Smooth Jazz

April 17, 2011

The soothing notes from a guitar and jazz saxophone filled the air as audience members drifted into the Cabot House JCR on Friday April 8th at 7PM. Mainly Jazz Dance Company’s spring production: “Smooth Jazz,” transformed a theater space rarely used for dance performances into an intimate “coffee house” setting for entertaining dance, live music, and refreshments.

In general, the most effective pieces were those in which the dancers’ intention in both movement and emotional expression was clear. The show opener, which fittingly set the sensual, jazzy feel of the evening, featured sharp hips, and coy, over-the shoulder glances. The sassy style of movement was complimented by the dancers’ cowboy hats, plaid shirts, and cropped jean shorts. The performers also interacted with nearby audience members, even inviting some to dance, adding to the relaxed, fun atmosphere. In “Fairytale,” the music seemed not only to lead the dancers’ performance, but also to overpower it: the interpretation of the song was hokey, though cute, the acting a little unnatural. It was, however, successful for those performers who committed to the over-the-top feel of the bold white tutus and colorful tees.

“Coyotes” stood out for its eclectic choreography, with a mix of jazz, modern, and hip-hop movement. Barrel turns and sexy floor work matched the song and dramatic lighting by Lighting Designer Joseph Seering ’13, and choreographer Ola Canty ’11 sizzled in the number’s opening solo. Canty’s collaboration with Natalie Cameron ’11 for their duet “Ain’t No Sunshine” produced a similarly impressive effect. With their advanced technique and beautiful performance quality, however, Canty and Cameron could have taken a bit more risk with their choreographic choices.

The piece that opened the second act had an interesting pedestrian feel, as dancers grooved to the beat of the song’s heavy bass. Soloist Natalie Cameron ‘11, who maintained both her quality of expression and technique throughout the show, gave the most convincing performance in this number. She even pulled-off a perfect triple pirouette in the midst of the crowded dance floor.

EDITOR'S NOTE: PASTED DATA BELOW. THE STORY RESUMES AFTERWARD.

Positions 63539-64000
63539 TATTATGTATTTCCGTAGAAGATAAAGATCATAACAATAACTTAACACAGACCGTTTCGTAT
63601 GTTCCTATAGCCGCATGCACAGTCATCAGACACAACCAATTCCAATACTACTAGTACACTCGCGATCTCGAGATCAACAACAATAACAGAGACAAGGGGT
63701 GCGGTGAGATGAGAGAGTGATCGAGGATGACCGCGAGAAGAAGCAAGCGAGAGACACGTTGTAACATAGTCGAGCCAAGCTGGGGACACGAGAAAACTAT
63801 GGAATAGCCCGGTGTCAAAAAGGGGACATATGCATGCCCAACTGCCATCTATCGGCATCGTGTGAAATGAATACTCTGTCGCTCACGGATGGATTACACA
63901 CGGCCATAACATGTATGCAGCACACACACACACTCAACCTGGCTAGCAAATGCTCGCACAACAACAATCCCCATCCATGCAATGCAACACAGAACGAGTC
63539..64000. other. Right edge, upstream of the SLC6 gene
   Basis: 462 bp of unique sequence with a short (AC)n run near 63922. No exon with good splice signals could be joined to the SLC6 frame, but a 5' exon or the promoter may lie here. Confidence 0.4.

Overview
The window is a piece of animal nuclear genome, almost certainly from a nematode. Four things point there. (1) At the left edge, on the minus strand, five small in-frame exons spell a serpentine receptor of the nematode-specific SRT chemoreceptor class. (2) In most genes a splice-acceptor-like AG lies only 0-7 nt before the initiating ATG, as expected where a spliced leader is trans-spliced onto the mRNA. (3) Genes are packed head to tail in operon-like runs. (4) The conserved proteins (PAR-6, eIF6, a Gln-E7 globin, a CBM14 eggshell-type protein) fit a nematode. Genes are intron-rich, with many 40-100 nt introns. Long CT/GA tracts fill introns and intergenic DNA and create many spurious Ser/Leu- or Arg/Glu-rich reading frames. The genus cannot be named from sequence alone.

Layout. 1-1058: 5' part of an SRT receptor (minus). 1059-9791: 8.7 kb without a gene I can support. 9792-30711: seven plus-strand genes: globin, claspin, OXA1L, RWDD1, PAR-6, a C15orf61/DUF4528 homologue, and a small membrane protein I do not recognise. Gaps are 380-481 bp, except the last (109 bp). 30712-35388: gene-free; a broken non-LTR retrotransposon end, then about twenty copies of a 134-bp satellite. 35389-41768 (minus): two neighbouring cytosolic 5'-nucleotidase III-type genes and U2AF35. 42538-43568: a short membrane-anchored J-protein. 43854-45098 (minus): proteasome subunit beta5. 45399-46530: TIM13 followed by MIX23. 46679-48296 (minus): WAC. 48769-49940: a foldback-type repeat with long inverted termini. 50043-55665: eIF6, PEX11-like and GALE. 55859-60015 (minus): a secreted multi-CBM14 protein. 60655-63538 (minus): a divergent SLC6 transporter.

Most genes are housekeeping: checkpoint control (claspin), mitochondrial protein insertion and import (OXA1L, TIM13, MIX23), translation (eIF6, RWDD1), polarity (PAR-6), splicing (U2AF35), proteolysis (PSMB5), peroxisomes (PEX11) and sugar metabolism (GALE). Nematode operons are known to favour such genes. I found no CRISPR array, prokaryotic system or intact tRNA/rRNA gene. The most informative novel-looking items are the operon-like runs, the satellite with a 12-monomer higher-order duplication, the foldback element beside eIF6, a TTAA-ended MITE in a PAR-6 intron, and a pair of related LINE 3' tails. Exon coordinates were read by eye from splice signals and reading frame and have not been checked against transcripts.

Space was also an issue in smaller pieces. The lyrical number “Time after Time” showcased interesting cannons and beautiful flowing costumes. However, timing and formations were sometimes unclear, perhaps due to the limited amount of room. With only four dancers, the stage somehow felt crowded; a larger space would have done justice to the fluid motions and visual patterns.

Less successful pieces conveyed a disconnect between the dancers’ bodies and emotions, and did little to develop the conventional jazz dance moves. “Locomotive Breath” was well rehearsed, but the movement felt mute when juxtaposed with the song’s shouting vocals, while the dancers’ expressions looked angry or blank. And “My Funny Valentine” was too brief for really any development of the dancers’ movement or emotions.

In general, however, the positive elements of the performances and the show’s organization made for a delightful evening. Instrumentalists Kevin Sun ’14 and Jared Lopez ’14 put attendees at ease as they enjoyed tea and cookies, and a guest performance by the Harvard Radcliffe Modern Dance Company gave an exciting taste of the raw movement in their upcoming performance. The final two dances definitely ended the show on a high note. Flirty expressions and fun floor work stood out in “One and Only,” and there was so much smiling in Company Piece “Wouldn’t It Be Nice,” that the audience couldn’t’ help but enjoy itself. While some aspects of the dances could have been improved, the performers in “Smooth Jazz” succeeded in making creative use of their space and conveying the joy they felt in performing.

The Harvard Art Review Dance Board


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